In a world where Amazon products are available at the click of a button, and convenience stores litter the lots on every street, modern society has forgotten its roots. Replacing has become more convenient than repairing, the origins of food and water and energy have been taken for granted, and people have disconnected themselves from nature. This experience was my first foray into confronting the bubble of the modern world. 
In the Summer of 2019, a team of engineers from Dartmouth College were tasked with installing a micro-hydroelectric generator for the Inian Islands Insititute - an eco-institute located on a remote island off the coast of Alaska. The existing hydroelectric generator had reached the end of its usable life, and the institute was currently running a diesel generator to provide electricity - not exactly in line with their mission of sustainability. 
In the months before the trip, I found out that the founder of the institute, Zachary Brown, fundraised for the school by walking/kayaking the entire way from Stanford University's campus in Palo Alto to the Hobbit Hole - the location of the institute on the Inian Islands. Along the way, he wrote about the conveniences of modern technology and the conundrums of sustainable travel (researching far-away places requires significant carbon emissions). This set something off within me - prompting me to question how might we approach travel in a more environmentally and personally fulfilling manner (check it out in writings!) 
We flew into Juneau and boarded a seaplane that took us 90 miles out westward into the Pacific Ocean. Snow-capped peaks and silhouettes of dolphins and whales passed beneath us until we finally reached the Hobbit Hole.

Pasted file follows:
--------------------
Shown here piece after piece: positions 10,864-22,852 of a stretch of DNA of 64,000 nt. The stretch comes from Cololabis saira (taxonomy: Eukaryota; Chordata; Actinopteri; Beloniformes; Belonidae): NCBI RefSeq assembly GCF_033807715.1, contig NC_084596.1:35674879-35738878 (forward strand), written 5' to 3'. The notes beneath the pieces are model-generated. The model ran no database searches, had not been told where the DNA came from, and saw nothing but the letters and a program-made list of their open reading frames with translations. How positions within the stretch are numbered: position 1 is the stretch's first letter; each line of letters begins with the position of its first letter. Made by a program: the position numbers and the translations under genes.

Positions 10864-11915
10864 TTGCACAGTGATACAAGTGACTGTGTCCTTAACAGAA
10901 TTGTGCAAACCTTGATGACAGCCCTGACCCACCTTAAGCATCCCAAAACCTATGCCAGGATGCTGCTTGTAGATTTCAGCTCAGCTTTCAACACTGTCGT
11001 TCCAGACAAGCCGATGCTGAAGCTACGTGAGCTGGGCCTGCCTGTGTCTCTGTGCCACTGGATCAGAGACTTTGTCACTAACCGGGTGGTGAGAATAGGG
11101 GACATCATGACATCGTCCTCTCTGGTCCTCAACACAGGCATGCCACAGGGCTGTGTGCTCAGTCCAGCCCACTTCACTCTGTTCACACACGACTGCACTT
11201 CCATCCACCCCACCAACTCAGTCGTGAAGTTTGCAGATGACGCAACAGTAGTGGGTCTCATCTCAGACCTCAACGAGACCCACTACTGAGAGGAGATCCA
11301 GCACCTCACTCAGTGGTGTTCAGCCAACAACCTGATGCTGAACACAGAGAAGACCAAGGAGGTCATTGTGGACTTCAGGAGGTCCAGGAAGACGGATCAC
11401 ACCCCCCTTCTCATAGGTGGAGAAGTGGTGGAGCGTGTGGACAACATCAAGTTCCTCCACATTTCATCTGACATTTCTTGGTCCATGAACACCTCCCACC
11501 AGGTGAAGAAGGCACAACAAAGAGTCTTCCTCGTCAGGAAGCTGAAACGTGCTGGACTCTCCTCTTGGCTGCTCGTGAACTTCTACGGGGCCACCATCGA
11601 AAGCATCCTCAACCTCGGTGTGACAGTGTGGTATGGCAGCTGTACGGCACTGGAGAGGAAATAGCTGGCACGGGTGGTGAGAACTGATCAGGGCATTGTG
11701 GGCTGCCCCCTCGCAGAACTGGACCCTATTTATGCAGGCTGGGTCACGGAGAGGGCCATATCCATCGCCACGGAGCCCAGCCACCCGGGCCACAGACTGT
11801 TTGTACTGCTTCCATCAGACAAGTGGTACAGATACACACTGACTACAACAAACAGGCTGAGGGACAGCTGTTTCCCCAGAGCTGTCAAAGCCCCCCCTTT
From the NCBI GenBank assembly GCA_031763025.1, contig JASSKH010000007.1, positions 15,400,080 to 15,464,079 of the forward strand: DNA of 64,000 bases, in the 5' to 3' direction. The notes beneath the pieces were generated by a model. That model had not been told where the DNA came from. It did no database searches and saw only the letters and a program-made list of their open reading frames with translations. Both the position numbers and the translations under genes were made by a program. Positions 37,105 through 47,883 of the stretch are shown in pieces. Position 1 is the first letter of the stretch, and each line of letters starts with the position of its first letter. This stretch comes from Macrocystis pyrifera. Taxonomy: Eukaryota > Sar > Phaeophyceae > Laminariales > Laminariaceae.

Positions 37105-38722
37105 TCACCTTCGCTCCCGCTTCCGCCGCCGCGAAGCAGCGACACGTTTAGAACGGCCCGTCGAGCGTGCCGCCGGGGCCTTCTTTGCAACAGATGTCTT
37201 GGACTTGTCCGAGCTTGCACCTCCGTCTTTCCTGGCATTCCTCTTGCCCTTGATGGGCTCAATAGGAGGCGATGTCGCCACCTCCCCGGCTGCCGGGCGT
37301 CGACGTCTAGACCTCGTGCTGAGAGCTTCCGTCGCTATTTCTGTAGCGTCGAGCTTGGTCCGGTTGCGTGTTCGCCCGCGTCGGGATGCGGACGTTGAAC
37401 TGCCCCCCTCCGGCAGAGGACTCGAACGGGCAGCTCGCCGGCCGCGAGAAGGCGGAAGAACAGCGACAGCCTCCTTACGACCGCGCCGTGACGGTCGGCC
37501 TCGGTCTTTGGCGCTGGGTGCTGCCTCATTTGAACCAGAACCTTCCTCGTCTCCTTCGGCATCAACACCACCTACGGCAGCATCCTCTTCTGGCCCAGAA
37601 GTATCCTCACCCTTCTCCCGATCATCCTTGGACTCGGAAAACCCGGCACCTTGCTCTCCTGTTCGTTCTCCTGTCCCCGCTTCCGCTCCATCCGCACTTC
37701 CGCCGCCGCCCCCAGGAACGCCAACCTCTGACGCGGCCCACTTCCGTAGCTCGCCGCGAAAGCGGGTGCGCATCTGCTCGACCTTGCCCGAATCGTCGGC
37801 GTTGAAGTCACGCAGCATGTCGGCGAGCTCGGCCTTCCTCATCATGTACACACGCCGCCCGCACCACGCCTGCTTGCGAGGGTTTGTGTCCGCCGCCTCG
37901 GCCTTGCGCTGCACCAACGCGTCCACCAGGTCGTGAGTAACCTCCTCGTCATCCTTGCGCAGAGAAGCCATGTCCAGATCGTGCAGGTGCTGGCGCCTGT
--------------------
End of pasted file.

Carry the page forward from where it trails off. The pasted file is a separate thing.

During the back-aching hours of removing the rusty old generator (the bolts were so rusted we ended up having to take an angle-grinder to remove them), I heard accounts of family fishing businesses shuttered by ocean acidification, forced migration from rising sea levels, and the gradual erasure of culture and ways of life. Demolishing reinforced concrete with a sledgehammer and hammer+chisel taught me just how strong reinforced concrete was, and drilling holes into steel braces by hand gave me a better understanding of the power and luxury of power-tools. 
Sitting there, fastening the bolts on the shiny new generator, I felt trapped: that new generator allows the institute to run fossil-free, but it is still part of the system of consumption and modernization that contributes to the climate change and disconnects people from nature. 
At the time, the institute's dishwasher couldn't run at the same time as the coffee-machine because it would strain the electrical grid (lights flickering and all), but in a way these little inconveniences made us understand and respect the resources we consume. Is there some way we can emphasize these understandings? The problem with modernity is that all the amenities and conveniences are taken for granted through habituation, leading to increased consumption and standards of living.
Some notable moments from this adventure included watching schools of rockfish rise from under our kayaks as we spent an afternoon fishing for dinner, watching whales breach no more than 50 feet away from us and holding onto the side of our kayaks for dear life, and flying a drone down the penstock of the generator and threading it through a hole in the trees. 
All in all, this was an incredible experience but it left me wondering whether engineering was really the solution to the world's problems. Hydroelectric generators, solar panels, and other forms of renewable energy are really only temporary solutions; their production and eventual replacement only perpetuates the linear-economic system of consumption. One day, this new generator too will rust to a halt and another group of students will be sent to replace it — if by then the island has not already been swallowed by the sea.

Leaving our mark in history (featuring a little concrete glacier on the right)

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